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Any protocol or pedagogy is only as good as the theory supporting the practice. SLW has readers making meaning with a text and with each other. SLW has students cycling through both local and global experiences with the text and the gravitational center of those rotations is language, writing. By engaging students in SLW, I am arguing that the value of the literature can be discovered by allowing individual experiences with stories to interact with one another and mediating that interaction through writing. SLW creates space for individual connections and tangents while keeping the conversation grounded in the text with each rotation.
SLW honors each individual reading and works as scaffolding supporting students to be reflective and analytical. A transition assignment between SLW and a formal, thesis-driven paper is the one-pager, a simple written response to the literature. With one-pagers, I ask students to try out various critical perspectives, to look at story through different lenses — historical or biographical. Most recently, we have been exploring the relationship between place and story. Literature of place, I tell students, explores the relationship between nature and culture. Themes of creativity, spirituality, and survival often emerge at the intersection of nature and culture. Notice how Stephanie takes up the theme “spirituality” as she writes about the Barry Lopez story “The Mappist:”
According to Benefideo, “The world is a miracle unfolding in the pitch dark. We’re lighting candles. Those maps — they are my candles. And I can’t extinguish them for anyone.” To me this means that everyone has that one thing that lights up their world. Some people’s “candles” may be literature, their job, or a family member.
Stephanie is filtering her experiences and values through this new critical perspective, and as she does, something new emerges — new insight, new metaphors: “some people’s candles.”
In her one-pager, Erica plucks the taught string binding nature and culture and the resulting note harmonizes with her own experience. She makes clear for us the value of creativity and how creativity is fueled both by nature and culture:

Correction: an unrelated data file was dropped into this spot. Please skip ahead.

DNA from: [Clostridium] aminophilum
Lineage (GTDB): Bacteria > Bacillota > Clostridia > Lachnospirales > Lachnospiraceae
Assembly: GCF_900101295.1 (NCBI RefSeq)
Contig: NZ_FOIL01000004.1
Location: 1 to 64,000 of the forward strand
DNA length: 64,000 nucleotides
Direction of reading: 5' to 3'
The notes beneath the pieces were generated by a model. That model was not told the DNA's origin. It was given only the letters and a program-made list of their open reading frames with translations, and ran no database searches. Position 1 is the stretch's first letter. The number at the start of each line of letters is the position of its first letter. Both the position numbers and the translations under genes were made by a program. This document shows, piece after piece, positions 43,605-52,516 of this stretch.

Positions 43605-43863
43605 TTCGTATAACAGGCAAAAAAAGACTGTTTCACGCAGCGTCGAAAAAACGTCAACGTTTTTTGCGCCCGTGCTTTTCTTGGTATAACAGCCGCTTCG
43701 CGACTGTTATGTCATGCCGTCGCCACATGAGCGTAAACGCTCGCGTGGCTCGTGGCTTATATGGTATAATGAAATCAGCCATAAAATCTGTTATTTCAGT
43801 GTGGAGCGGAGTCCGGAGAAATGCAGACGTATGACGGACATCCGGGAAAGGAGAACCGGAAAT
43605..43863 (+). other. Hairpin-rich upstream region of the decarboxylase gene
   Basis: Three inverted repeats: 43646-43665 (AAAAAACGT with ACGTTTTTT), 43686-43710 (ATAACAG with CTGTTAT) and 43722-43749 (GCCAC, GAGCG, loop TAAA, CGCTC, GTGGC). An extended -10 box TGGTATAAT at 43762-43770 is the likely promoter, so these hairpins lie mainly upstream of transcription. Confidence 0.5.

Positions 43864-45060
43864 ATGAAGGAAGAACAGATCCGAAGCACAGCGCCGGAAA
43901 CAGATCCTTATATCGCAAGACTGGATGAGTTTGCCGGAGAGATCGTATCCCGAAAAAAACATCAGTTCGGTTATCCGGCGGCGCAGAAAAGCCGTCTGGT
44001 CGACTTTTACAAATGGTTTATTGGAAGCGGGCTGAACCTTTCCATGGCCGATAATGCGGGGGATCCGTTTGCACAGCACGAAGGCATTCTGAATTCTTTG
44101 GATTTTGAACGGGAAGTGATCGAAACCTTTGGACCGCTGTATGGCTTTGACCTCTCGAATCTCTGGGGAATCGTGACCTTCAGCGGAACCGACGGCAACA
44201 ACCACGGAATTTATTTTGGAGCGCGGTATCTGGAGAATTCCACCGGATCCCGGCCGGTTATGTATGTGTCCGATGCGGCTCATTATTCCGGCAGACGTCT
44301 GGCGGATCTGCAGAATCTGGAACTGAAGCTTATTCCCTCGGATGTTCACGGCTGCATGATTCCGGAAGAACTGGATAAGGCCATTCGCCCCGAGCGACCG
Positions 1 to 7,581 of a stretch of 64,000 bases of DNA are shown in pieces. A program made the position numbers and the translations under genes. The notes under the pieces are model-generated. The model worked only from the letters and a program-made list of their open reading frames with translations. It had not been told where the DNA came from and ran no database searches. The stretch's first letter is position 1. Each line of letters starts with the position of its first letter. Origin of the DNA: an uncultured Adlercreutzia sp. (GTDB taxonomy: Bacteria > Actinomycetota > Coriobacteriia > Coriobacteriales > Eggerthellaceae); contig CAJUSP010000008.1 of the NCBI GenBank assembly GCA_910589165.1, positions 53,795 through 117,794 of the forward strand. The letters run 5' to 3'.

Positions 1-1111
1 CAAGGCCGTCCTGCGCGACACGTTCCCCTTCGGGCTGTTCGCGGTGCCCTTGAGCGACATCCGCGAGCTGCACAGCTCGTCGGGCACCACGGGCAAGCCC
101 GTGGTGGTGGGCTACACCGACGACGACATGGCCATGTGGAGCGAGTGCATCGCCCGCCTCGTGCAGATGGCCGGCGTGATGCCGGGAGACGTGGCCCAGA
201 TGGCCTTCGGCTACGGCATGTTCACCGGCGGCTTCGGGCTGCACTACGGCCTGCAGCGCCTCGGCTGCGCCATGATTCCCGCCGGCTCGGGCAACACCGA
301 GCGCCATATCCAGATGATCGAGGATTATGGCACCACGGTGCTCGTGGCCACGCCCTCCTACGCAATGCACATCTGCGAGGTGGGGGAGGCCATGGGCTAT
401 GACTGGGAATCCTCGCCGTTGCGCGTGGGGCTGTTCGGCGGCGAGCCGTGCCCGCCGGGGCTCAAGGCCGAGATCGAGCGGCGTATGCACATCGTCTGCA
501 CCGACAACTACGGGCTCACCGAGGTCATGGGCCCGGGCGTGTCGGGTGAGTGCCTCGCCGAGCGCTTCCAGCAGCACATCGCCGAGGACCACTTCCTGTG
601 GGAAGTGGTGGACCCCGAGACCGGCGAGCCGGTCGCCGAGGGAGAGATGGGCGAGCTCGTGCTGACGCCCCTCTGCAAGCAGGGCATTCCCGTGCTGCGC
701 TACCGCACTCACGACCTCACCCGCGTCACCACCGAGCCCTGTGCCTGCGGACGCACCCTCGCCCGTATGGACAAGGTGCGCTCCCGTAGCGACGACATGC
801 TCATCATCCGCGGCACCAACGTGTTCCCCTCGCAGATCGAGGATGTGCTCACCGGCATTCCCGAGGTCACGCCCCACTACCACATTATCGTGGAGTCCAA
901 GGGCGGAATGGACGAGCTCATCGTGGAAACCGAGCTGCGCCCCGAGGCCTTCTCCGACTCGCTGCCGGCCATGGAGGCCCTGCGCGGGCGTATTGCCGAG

I was once told to make a timeline of my life. I was told to include details of what happened, at what age, and if I could, reflect on how it had caused a change in my life. Even now at seventeen, it’s hard to think of any life changing moments. However, if asked what has changed in my country, state, or city, I could list many things. From changing of Presidents, the governor going to jail, to the McDonald’s on Godfrey Road being built my world has changed dramatically. Barry Lopez helps to identify this changing world in his short story, “The Mappist.” A man spends his whole life trying to preserve the land and keep its timeline. He makes hundreds of maps . . . His maps were history books in the form of art.
These writers, and their classmates, are finding safe spaces within the pages of their one-pagers and in their reading group discussions to explore literature. They are building on their aesthetic experiences with texts to make an argument for reflective analytical study of literature. Further, they are honing the technical maneuvers of integrating quotations and taking up a critical perspective. Listen to the eloquence of Erica’s argument has she closes her one-pager:
If no one sees, hears, or tastes; smells or feels; the world fades to black letters on a white page with no color. History fades and vibrancy wilts as a rose without water. It is the artists, in whatever form they may be, that preserve those ideas and memories. And it is they who illustrate history so that it may be palpable to the progressing future.
Transforming my classroom from one which views literature as content to be covered or delivered to one that understands the opportunity literature presents — a chance to create something, to connect, to move and be moved, to shape and be shaped — is an evolving process. I try and fail, learn and unlearn every day. I am not naive. I know some of my students are still not reading, still looking for short cuts online. I still had to beg, cajole, and coerce papers out of too many students. It would have been poignant and powerful to end on Erica’s words, but it wouldn’t have been truthful. If I have learned anything from the writers I read, including my own students, it is that writing is about telling the truth even, or perhaps especially, in fiction. Tim O’Brien says, “Sometimes story truth is truer than happening truth.”
As our semester winds down, I will invite my students to read Richard Wright’s Native Son. I will ask them what they can see when they apply a “literature of place” lens to the story. Will they accept attorney Max’s argument that Bigger is a product of place — a horrific, dysfunctional merging of nature and culture? Will they react in fear? Anger? Guilt? How will they respond when I ask them why so few black males enroll in this honors level, dual credit literature course? I hope a few more students come to understand what Erica expresses so well, that artists are our link to the past. They light candles with delicate flames lighting a way forward. They make visible what connects us to each other and to place. Next semester, I will try again.
Jeff Hudson teaches high school English in Alton, Illinois. He also co-directs the Piasa Bluffs Writing Project, a National Writing Project site at Southern Illinois University Edwardsville.